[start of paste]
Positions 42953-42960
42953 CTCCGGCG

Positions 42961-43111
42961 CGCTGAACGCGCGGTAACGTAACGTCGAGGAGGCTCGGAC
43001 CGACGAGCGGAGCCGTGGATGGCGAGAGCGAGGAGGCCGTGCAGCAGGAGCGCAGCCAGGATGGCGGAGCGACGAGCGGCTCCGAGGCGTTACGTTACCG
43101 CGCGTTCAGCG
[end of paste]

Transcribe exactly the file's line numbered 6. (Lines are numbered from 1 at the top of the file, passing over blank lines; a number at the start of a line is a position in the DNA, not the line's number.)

43101 CGCGTTCAGCG